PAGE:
Research Projects



Catalytic activity of metallic nanoparticles and nanoalloys immobilized on mesoscopically structured supports


Prof. Dr. Rhett Kempe Prof. Dr. Stephan Kümmel

Project B1 aims at the development of highly active nano particle catalysts based on mesoscopically structured supports, and at the understanding of the mechanisms that govern catalytic activity and selectivity. Both monometallic and multimetallic systems are studied. (De)hydrogenation reactions and photoredoc catalytsis are of special interest. The project B1 specifically focuses on testing and understanding whether and how the mesoscopic support influences the nanoparticles' or catalyst properties. It combines experimental and theoretical expertise, and is also interlinked with other projects of the collaborative research center.



Second Generation Layered Silicates of the as Multifunctional Additives


Prof. Dr.-Ing. Volker Altstädt Prof. Dr. Josef Breu

Natural layered silicates have been established as nanofillers with a broad range of potential applications. Synthetic layered silicate (second generation) with aspect ratios of up to 20000 and lateral diameters larger than 2 µm allow for a further quantum leap in relevant material properties. Moreover, novel phenomena not to be observed for natural clays like significant improvement of toughness may be realized. With high filler contents efficient high barriers films can be fabricated even for highly diffusive gases like H2. One remaining current challenge is the realization of multifunctional modes of action like concomitant improvement of fracture toughness and flame retardancy.



Morphology control of semi-crystalline polymers with supramolecular additives


Prof. Dr.-Ing. Volker Altstädt Prof. Dr. Hans-Werner Schmidt Prof. Dr. Jürgen Senker

Based on the results achieved on polypropylene in the previous period, tailored supramolecular additives are synthesized as nucleating agents for amorphous polystyrene and semi-crystalline polybutylene terephthalate foams. One focus is on the evaluation of the interaction between dissolved blowing agent in the polymer melt and the supramolecular nano-objects which are formed in the different steps of the foaming process. Structure-property relationships are developed from the resulting micro- and nanocellular foams. Furthermore, the newly discovered, mesoscale structuring of the nano-objects in ferroelectric domains, as well as their potential applications, are explored.



Hybrid Systems with Controllable Mesostructures for Photovoltaics


Prof. Dr. Markus Retsch Prof. Dr. Mukundan Thelakkat, Dr. Linn Leppert

Controlling the mesostructure is of great importance for the realization of efficient and stable photovoltaic cells. During the past period we developed functional block-copolymer systems, which constitute first building blocks towards a controlled mesostructure via self-assembly. Furthermore, we investigated in detail plasmonic light management, where we could particularly identify the limitations of this concept. During the next period we will continue our work on controlled hybrid systems and will expand our material platform towards brush polymers. Additionally, the emerging class of perovskite solar cells will become a central focus of our investigations. Using an integrated approach combining theoretical predictions, materials synthesis and characterization, our aim is to contribute to a fundamental understanding of the efficiency and stability of perovskite solar cells. In particular, we will focus on two-dimensional perovskite materials. Understanding the thermal conductivity of photoactive materials will open new ways to assess the underlying microstructure, even in operating solar cell devices. This will provide unique insights into the interplay of structure, stability and efficiency.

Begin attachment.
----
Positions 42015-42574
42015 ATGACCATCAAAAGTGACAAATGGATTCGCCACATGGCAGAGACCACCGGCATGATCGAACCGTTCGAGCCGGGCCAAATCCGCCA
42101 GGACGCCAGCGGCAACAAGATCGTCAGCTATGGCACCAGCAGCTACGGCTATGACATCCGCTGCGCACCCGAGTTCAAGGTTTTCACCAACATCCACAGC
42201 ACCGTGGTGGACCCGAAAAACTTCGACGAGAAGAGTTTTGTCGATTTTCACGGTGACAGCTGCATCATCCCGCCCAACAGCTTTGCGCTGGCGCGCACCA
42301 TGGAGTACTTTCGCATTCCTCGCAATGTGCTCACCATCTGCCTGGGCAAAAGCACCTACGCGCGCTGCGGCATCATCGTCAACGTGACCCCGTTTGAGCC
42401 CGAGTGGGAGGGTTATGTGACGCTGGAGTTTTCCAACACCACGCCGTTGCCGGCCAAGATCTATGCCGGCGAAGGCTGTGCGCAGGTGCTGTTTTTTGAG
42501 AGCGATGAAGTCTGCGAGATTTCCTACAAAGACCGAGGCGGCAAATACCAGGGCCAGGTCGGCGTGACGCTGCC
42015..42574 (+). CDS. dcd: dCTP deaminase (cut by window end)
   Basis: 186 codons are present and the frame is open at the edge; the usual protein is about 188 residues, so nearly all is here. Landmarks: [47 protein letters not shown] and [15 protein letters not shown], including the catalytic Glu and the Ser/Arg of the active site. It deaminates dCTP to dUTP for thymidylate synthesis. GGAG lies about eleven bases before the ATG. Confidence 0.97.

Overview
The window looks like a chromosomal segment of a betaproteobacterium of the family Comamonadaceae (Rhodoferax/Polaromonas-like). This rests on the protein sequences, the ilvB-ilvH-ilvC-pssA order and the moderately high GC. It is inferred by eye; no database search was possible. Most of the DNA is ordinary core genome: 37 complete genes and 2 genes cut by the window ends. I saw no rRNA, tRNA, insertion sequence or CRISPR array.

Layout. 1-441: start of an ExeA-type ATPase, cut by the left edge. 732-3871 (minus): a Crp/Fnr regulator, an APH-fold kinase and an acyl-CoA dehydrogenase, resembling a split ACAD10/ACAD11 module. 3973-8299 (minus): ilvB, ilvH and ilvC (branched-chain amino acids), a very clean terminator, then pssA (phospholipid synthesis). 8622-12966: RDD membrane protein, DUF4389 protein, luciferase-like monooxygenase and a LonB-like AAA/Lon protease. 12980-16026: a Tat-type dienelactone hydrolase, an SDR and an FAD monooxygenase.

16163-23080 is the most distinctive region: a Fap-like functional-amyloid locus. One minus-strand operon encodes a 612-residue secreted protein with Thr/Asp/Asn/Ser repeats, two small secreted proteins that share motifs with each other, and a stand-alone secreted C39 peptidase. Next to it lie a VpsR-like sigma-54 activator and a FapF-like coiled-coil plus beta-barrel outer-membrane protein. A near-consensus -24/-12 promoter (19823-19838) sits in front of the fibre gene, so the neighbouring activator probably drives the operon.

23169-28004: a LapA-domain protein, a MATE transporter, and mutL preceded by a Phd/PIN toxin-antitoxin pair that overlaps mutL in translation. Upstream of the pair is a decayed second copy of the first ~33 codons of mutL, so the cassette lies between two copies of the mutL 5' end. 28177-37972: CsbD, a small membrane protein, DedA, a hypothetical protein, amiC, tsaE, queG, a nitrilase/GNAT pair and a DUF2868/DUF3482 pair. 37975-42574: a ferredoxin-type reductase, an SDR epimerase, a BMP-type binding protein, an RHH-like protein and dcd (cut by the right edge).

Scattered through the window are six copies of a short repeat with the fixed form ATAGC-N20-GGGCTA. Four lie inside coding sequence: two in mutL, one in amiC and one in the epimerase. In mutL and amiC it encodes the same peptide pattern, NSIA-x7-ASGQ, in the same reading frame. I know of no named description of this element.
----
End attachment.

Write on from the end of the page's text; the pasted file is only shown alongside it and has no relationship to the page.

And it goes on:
Mesoscopically structured functional composite nonwovens for application in separation and catalysis

Contact: ,

Prof. Dr. Andreas Greiner Prof. Dr. Hans-Werner Schmidt

The aim of the project is the fabrication of mesoscopically structured functional composite nonwovens consisting of electrospun polymer fibers and supramolecular fibers. These composite nonwovens are to be investigated in filtration and catalysis. For this purpose, functional polymers and tailored supramolecular building blocks have to be synthesized specifically with respect to their application. Two new concepts will be followed for the preparation of the composite nonwovens. This includes the systematic investigation of the recently discovered grafting of self-assembled fibers on electrospun fibers, as well as composite fabrication by wet-laid processes of electrospun and self-assembled fibers with defined fiber lengths. These composite nonwovens will be used for air filtration and for liquid filtration of metal ions. The nonwovens with immobilized metal ions and metal nanoparticles will also be used in organic catalysis.



Multicomponent Nanocomposites with defined spatial distribution


 Prof. Dr. Stephan FörsterJun.-Prof. Anna Schenk

This project aims at loading nanoparticles of different forms (sphere, rod, platelet) selectively and with high volume fractions into block copolymer microdomains. The effect of volume fraction, ligand density and interfacial curvature on the formed nanoparticle/block copolymer superlattices will be investigated. With regard to the preparation of mesostructured cobalt(II,III)-oxides the influence of material morphology on the functionality as an electro catalyst for water splitting will be studied.

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